The Shops at Playa Vista
3 Reasons Playa Vista Failed
There are three goals for successful destination master planning, three goals that apply whether the project is retail architecture, a destination town center, or entertainment retail design. A great destination appeals to a wide variety of people, extends the stays of its guests and encourages repeat visitation. Achieving each of these goals requires three elements – the same three elements. Critical Mass. Variety. People. Playa Vista fails because it has none of the three:
Critical Mass. Shops, restaurants, people, entertainment. A lonely shop will likely fail, in a shopping center is has a good chance of success. If there are enough shops, restaurants, people and entertainment, there will be something for most everyone. Guests will want to stay to browse and explore, and will want to return for variety of reasons. A destination with critical mass will attract a wide variety of people, it will extend their stays and will encourage repeat visitation. Playa Vista has one restaurant, two places for beverages, three shops and several commercial service providers. This is not enough critical mass to draw people from the immediate neighborhood, let alone the community beyond.
Variety. Zones, environments, experiences, products, menus. Choices. A varied destination appeals to a wide variety of people and provides multiple reasons for extended stays and repeat visitation. Playa Vista has one menu, one place for juice, one place for coffee and one small market. It is of limited appeal, provides no enticement to stay, none to return.
People. The number one attractor of people is people. No one goes to an empty restaurant, retail center, town center destination or park. An empty destination has limited appeal and is uncomfortable for those who do visit. They will not want to stay or return. Playa Vista is empty.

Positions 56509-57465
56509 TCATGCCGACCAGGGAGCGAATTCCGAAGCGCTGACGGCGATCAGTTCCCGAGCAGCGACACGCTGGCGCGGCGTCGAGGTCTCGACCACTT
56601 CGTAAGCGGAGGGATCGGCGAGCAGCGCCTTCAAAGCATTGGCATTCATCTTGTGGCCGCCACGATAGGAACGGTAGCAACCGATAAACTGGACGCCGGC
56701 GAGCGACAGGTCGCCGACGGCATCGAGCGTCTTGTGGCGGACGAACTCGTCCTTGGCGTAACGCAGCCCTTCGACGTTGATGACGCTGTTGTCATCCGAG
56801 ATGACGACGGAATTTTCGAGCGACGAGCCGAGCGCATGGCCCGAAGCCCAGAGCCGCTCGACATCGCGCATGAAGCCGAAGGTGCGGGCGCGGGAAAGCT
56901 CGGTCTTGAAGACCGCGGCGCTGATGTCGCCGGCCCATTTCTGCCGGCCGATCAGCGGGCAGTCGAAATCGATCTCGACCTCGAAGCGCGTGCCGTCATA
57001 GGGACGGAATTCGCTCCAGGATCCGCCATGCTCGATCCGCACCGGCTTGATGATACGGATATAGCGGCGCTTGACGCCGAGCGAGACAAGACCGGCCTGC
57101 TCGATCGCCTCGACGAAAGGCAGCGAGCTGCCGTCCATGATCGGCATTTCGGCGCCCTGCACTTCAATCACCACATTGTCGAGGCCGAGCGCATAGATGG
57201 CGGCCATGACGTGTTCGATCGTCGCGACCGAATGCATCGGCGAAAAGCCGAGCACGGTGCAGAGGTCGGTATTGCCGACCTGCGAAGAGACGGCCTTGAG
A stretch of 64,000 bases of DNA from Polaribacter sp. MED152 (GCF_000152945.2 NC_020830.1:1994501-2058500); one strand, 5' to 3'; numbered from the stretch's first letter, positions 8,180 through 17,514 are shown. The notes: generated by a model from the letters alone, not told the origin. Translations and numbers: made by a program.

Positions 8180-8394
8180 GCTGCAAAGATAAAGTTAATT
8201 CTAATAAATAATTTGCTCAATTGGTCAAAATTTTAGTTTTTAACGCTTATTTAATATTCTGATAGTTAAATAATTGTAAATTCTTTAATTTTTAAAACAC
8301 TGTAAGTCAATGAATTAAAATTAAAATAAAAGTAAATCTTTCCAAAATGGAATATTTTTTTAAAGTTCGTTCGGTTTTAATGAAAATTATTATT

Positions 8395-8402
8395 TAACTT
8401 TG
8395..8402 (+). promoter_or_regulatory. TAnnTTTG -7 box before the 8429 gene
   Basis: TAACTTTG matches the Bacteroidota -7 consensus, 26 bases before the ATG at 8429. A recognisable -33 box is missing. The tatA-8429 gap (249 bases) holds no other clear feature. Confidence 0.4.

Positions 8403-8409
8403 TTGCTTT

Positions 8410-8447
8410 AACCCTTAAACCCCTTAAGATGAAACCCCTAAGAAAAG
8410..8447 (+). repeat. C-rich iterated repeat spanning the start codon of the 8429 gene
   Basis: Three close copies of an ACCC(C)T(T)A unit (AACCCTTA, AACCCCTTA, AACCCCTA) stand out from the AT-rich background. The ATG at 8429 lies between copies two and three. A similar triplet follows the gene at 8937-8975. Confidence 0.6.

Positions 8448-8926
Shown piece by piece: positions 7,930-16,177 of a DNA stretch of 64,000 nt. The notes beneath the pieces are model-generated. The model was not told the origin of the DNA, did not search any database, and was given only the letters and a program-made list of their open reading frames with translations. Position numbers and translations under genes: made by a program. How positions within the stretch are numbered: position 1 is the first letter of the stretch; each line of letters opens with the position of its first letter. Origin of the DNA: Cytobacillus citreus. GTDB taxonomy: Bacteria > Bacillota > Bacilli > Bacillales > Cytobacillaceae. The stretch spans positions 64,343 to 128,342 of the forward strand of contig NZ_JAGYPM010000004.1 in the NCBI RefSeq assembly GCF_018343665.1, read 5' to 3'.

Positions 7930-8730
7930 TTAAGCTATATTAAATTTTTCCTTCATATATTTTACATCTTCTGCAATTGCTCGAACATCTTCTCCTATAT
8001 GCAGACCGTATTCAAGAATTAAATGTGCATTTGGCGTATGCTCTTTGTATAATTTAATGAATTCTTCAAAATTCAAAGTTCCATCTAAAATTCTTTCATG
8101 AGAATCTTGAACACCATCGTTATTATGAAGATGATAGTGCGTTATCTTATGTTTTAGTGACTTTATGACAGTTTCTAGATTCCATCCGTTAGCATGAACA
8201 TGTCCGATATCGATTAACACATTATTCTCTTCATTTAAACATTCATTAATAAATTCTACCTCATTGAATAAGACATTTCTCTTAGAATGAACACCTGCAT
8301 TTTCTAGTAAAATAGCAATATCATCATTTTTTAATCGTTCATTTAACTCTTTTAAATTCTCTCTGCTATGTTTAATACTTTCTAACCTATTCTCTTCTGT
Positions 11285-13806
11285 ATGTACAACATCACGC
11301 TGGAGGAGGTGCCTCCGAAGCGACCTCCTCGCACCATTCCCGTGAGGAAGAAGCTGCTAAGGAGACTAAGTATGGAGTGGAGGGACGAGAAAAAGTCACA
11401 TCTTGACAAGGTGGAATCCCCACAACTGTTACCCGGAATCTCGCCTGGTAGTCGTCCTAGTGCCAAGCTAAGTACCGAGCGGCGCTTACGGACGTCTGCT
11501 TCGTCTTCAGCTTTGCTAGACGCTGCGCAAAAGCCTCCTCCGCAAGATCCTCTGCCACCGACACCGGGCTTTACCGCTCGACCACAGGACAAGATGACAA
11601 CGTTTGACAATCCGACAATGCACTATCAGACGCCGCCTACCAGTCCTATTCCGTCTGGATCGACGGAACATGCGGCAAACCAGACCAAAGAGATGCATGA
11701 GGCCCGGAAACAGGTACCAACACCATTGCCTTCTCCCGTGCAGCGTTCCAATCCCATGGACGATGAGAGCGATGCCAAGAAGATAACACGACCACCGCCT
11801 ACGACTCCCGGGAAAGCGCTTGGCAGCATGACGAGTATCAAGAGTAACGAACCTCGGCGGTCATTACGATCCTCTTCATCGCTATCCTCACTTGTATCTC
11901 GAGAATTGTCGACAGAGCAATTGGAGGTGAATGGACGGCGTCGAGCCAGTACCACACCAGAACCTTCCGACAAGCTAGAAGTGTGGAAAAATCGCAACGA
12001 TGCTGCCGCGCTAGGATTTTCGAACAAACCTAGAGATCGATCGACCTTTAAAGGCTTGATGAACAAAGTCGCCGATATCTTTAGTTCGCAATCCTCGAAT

Empty Park at Playa Vista
Playa Vista’s park and shops are hidden from the outside world, those outside not only are not enticed to come in, they are made to feel unwelcome. The designers seem to have created a town center for only the Play Vista neighborhood. Consequently, it is a town center for no one. Further, the architecture of Playa Vista consists primarily of bad caricatures of the rich variety of architectural styles that are LA. Most is mediocre and the enormous variety of styles, from modern loft to associative Mediterranean to Mondrian creates an odd juxtaposition, forced in feel and uniform only in its unapproachability. As per above, variety is an essential element to the success of a destination. Variety for the sake of variety, however, variety that is not modulated by a high concept, by a big idea, is not unified on some level by a consistent vocabulary, is only an attractant on the level of a fast food franchise. It draws you in then chases you out.
LA has an enormously strong car culture. Angelenos go. Had Playa Vista created a vibrant retail, dining and entertainment district like the nearby Abbott Kinney in Venice Beach or Main Street in Santa Monica, Playa Vista residents might have been encouraged to live a modified LA lifestyle. As designed, they exemplify the LA way of life.